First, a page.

Exclusive: Sky Sports’ Jon Wilkin outlines six major talking points ahead of new Super League season

Ross Heppenstall
Jon Wilkin Super League Sky Sports Alamy

Sky Sports pundit Jon Wilkin

Who can stop Wigan Warriors retaining their Super League title?

Can St Helens bounce back from last year and win a fifth Grand Final in six seasons?

What kind of challenges will the likes of Warrington Wolves, Hull Kingston Rovers and Leeds Rhinos pose?

And which head coach is under the most pressure heading into the new campaign?

Here, Sky Sports pundit Jon Wilkin exclusively outlines to Love Rugby League his major talking points ahead of the 2024 season, which kicks off on Thursday with a Hull derby at the MKM Stadium. 

Wigan bid for world domination

Matt Peet Wigan Warriors Alamy Wigan coach Matt Peet celebrates their 2023 Grand Final victory with the fans

Wigan remain the dominant force and it’s up to the likes of St Helens, Catalans and a few other clubs to challenge them.

Saints will be strong again and, at the Super League launch in Manchester last Thursday, it was interesting to hear Paul Wellens and Matt Peet talking about their friendship.

They meet up regularly for coffees and to chat about rugby league – despite being rival head coaches of two sworn enemies.

I really enjoyed listening to these young English head coaches speaking so openly about wanting each other to do well.

Matt talked about being genuinely pleased for Wello in winning the World Club Challenge last year and now Wello is hoping Matt’s Wigan team can overcome Penrith on Saturday week.

That’s a real step change because Wigan doing well and beating Penrith is in all our interests.

These two guys support each other and it feels like an evolution of the culture within the game.

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Coaches under pressure

Ian Watson will be looking to improve massively by starting quickly.

He’s now four years into a project at Huddersfield Giants and has not really got it to where it needs to be.

For me Huddersfield and Leeds Rhinos were the two biggest flops of 2023.

Watson knows he’s got to do better and Rohan Smith will realise that finishing eighth last year was not acceptable.

Their key players know it, Gary Hetherington knows it and the fans know it.

Sam Burgess will be under huge scrutiny at Warrington but a measure of how good a coach he is will come over the course of 2024, not the first couple of months.

Sam’s coming here to prove himself as a coach and then go back to work in the NRL – and there’s nothing wrong with that.

It’s actually sensible because Warrington are well resourced with a lot of talent but have underachieved.

Willie Peters will be looking to do something similar, as the likes of Justin Holbrook have done in recent years.

Hull FC are a puzzle for me and I just think their recruitment has been poor.

I don’t see an identity there and what have they done this year? They got rid of their best player from 2023 in Adam Swift.

That’s good news for Huddersfield but Hull FC, much like Leeds, need to be a lot better this year.

It will be interesting to see how teams are faring six to eight weeks into the season.

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Bottom of the table

With London Broncos inevitably going down, what does that mean for Salford and Castleford, who are potentially the weaker sides in Super League?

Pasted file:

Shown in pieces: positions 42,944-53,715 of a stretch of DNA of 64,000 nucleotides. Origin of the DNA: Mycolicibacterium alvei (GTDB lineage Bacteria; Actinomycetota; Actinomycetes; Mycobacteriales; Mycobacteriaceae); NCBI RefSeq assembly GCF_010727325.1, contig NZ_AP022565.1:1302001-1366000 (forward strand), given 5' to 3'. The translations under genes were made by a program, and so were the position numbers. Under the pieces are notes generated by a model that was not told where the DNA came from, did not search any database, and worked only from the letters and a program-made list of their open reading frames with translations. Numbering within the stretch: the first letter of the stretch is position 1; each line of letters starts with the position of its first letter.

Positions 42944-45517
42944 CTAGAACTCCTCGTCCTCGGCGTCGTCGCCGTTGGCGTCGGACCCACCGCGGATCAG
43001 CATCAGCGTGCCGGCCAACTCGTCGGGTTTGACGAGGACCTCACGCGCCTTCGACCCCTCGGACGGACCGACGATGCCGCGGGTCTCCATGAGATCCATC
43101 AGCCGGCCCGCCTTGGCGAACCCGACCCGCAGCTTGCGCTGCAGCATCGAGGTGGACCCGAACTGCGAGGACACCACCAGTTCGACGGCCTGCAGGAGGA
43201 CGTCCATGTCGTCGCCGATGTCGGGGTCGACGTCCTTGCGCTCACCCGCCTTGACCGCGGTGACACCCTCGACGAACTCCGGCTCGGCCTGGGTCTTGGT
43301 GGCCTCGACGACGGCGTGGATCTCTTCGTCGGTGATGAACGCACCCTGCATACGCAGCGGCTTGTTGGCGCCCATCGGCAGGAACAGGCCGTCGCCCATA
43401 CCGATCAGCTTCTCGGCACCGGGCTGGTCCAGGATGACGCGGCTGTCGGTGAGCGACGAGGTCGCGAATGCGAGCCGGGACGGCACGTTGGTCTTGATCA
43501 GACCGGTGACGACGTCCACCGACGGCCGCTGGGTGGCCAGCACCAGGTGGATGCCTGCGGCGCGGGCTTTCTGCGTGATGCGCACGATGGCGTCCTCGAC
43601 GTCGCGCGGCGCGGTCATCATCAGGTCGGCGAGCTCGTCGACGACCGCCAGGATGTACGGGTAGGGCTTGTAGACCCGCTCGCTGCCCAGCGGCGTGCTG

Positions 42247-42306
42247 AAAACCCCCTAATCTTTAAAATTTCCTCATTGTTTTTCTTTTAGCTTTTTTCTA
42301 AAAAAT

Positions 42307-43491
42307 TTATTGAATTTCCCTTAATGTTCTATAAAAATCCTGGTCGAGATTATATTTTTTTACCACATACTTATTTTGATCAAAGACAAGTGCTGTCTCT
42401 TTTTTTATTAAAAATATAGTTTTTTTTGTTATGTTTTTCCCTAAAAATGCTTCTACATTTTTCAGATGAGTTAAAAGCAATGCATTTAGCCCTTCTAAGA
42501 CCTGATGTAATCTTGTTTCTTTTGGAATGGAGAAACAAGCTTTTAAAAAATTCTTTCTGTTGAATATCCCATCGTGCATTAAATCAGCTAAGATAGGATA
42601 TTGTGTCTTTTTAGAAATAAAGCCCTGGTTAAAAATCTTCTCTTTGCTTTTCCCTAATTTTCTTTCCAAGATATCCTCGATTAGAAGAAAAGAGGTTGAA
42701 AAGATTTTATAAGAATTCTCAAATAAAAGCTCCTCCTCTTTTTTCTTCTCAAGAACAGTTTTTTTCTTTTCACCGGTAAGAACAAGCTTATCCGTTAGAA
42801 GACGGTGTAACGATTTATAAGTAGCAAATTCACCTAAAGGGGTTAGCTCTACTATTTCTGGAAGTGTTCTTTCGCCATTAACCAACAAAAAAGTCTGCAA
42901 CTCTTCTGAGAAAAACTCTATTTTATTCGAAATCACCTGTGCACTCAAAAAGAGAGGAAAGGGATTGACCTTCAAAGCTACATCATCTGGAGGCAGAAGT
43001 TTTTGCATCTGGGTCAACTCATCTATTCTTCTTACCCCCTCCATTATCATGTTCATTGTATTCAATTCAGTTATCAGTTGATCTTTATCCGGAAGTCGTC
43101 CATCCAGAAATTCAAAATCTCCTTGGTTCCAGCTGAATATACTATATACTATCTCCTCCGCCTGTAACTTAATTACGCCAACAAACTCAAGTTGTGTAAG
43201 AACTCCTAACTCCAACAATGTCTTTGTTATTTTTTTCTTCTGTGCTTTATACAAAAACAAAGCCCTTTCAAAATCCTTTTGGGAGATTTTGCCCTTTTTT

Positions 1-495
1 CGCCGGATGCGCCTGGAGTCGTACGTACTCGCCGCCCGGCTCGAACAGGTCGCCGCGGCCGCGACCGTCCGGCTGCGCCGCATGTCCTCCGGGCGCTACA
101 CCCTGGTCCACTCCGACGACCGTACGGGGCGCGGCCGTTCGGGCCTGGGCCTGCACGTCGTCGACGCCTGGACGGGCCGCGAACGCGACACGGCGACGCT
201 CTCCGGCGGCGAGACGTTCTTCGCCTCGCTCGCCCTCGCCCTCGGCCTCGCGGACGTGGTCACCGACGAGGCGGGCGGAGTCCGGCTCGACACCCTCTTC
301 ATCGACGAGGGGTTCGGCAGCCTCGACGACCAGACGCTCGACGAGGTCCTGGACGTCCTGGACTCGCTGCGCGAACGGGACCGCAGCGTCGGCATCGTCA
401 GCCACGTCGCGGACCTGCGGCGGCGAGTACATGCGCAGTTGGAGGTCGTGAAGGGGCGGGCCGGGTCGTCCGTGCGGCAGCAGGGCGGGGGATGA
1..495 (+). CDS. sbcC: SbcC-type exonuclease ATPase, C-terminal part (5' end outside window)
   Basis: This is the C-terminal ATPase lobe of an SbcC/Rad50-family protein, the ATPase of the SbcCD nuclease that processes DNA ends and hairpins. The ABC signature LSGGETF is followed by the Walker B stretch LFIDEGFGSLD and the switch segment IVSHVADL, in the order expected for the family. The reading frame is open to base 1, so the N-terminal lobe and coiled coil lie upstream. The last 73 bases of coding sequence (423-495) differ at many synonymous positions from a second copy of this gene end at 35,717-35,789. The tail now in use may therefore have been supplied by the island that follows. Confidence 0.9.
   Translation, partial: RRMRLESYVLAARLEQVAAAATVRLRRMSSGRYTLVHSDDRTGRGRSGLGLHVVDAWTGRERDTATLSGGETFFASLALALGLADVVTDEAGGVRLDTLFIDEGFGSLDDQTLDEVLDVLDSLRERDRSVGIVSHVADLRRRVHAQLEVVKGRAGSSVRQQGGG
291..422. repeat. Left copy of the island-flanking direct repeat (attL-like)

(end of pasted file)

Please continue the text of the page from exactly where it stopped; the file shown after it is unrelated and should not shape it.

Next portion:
They have just got a free pass because they won’t make the play-offs or get relegated – and they know that.

Potential young star of 2024

George Delaney St Helens Alamy George Delaney on the charge for St Helens

People accuse me of bias because I’m an ex-St Helens player but keep an eye on George Delaney this year. Every single club in the NRL is interested in this young front-rower.

He’s one of the best young prospects in the British game and jumps off the page to me whenever I watch him play.

I like Sam Walters at Wigan too and it was a crazy decision by Leeds Rhinos to let him go. When Sam’s back fit, he will be one to watch.

Encouragingly, many of the star players in our competition are homegrown English talents, the likes of George Williams, Jack Welsby and maybe Harry Smith, Lewis Dodd, Harry Newman and Ash Handley.

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IMG overhaul of the game

What we have tried before hasn’t worked, so maybe this is the system to genuinely develop clubs’ facilities and infrastructure.

Evidently, it seems to be working because clubs appear to have upped their game in every sense.

Not just by investing in players but also their commercial and media approach.

Perhaps this IMG grading system will cultivate an approach where your marketing strategy is as important as winning at the weekend.

It’s almost abhorrent as a sports fan to hear that, but we’ve been waiting too long for certain clubs to raise their game.

Now they simply do or they won’t be in Super League.

Compare clubs like Toulouse, Featherstone, York and, maybe in time, Doncaster and Newcastle, to the likes of Castleford and Salford.

Under IMG’s grading system, suddenly all of them have got to be better.

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Increased television coverage of Super League

Paul Wellens, BBC Sport There will be more Super League on TV than ever before in 2024

Sky Sports are showing every game and that’s an unreal investment in a very challenging broadcast market.

To put so much resource in is the biggest show of support for rugby league that you could get from a broadcaster.

The BBC showing 15 games as well on free-to-air is valuable too, especially having that connection with the casual rugby league fan.

These broadcast deals are massive for the visibility of the sport and takes it to a place it has never been before.

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